Portability has become a standard feature in European high yield deals, allowing the company to be sold without a 101% put offer requirement if a leverage ratio can be met. In this ELFA Covenant Tip, we explain how the use of net leverage ratios present “round-tripping” risks, what’s been done to address this, and how to find the risk.
Round-tripping risk exists when a net leverage ratio is used for portability because the sponsors can inject cash to meet the portability ratio, and following closing extract the cash back out using Restricted Payments capacity.
Because cash contributions build capacity under the build-up basket and excluded contributions basket, protection against “round-tripping” is present in the “Excluded Amounts” concept, which prevents this cash from building capacity under these baskets.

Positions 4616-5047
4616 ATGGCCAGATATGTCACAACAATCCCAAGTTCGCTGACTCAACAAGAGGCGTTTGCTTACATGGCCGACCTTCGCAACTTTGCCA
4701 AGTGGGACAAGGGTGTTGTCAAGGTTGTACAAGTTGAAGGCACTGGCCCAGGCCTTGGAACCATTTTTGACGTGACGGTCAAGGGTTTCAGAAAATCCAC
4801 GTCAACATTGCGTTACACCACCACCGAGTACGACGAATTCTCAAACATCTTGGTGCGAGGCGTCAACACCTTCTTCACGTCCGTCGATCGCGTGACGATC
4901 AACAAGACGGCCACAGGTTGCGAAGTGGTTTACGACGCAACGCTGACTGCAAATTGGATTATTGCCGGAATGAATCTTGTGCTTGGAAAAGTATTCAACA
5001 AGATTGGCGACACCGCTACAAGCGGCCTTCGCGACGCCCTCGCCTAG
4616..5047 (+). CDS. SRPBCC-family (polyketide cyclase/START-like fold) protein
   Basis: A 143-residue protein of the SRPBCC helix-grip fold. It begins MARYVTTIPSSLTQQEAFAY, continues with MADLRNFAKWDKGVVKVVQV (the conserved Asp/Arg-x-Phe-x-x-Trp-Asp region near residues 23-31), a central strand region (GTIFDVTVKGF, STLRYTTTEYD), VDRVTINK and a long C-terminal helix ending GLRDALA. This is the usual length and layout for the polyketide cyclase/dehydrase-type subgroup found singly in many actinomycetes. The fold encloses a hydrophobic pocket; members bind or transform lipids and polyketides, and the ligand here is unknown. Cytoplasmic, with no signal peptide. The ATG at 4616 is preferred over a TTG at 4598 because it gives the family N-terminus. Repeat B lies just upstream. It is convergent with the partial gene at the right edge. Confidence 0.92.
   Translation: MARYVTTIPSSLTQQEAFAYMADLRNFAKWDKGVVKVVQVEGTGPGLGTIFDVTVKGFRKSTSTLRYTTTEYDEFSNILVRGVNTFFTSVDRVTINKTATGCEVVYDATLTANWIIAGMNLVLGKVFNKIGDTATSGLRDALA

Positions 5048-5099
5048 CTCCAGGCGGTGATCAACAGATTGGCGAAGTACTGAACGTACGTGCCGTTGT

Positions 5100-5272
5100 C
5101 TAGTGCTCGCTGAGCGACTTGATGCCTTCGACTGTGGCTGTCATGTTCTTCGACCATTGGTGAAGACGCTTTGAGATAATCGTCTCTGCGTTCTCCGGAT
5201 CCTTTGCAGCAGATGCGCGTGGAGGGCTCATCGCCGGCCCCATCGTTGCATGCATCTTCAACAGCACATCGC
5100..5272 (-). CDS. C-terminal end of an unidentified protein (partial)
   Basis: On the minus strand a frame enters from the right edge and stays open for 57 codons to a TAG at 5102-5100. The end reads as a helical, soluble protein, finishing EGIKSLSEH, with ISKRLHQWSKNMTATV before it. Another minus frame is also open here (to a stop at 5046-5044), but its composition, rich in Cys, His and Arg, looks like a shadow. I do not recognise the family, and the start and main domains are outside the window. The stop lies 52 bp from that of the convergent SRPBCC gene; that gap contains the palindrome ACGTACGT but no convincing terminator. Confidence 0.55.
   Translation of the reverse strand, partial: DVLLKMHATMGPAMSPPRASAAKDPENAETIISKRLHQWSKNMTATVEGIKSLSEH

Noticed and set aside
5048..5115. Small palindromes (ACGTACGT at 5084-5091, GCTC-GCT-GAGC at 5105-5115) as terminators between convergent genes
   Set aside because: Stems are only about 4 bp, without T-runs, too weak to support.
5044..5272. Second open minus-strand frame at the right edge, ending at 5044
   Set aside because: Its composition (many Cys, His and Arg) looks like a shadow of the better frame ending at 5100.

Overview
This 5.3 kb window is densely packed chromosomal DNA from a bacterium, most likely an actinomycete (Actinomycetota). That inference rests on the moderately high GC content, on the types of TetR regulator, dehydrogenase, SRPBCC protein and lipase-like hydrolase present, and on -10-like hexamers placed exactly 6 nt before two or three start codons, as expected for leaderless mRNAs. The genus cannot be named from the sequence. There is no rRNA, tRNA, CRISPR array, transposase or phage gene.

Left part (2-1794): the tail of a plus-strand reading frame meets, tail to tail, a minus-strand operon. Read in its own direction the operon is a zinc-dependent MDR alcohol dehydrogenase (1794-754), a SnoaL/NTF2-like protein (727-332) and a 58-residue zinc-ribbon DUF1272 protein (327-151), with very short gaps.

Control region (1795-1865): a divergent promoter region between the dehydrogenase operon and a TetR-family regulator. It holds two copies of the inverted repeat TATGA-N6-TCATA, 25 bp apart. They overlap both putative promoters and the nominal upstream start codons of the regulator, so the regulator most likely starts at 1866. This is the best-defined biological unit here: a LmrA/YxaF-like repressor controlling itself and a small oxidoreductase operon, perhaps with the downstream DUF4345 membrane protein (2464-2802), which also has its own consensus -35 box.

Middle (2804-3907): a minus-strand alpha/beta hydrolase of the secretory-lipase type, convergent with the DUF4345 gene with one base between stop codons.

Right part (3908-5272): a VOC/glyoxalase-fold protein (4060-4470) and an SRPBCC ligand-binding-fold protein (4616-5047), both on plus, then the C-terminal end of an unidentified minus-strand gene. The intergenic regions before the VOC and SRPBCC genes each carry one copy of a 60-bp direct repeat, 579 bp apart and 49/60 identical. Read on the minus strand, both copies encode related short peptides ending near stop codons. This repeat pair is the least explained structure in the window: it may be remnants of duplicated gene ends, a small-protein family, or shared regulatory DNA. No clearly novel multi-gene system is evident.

While this is an essential protection to check for, it is not a perfect solution, however, because the sponsor can always use other available Restricted Payments capacity (whether under the build-up basket or other available baskets) to pull the cash back out.
Investors can find this provision by using ctrl+F to find “Excluded Amounts” in the Restricted Payments covenant (it is generally at the end of the provision on the build-up basket and prior to the Restricted Payments carveouts).
BONUS POINT: Even portability based on gross leverage can present round tripping risk, as the newly injected cash could allow the issuer to temporarily repay debt (reducing the leverage ratio) and subsequently re-borrow such amounts under an existing (revolving) credit facility.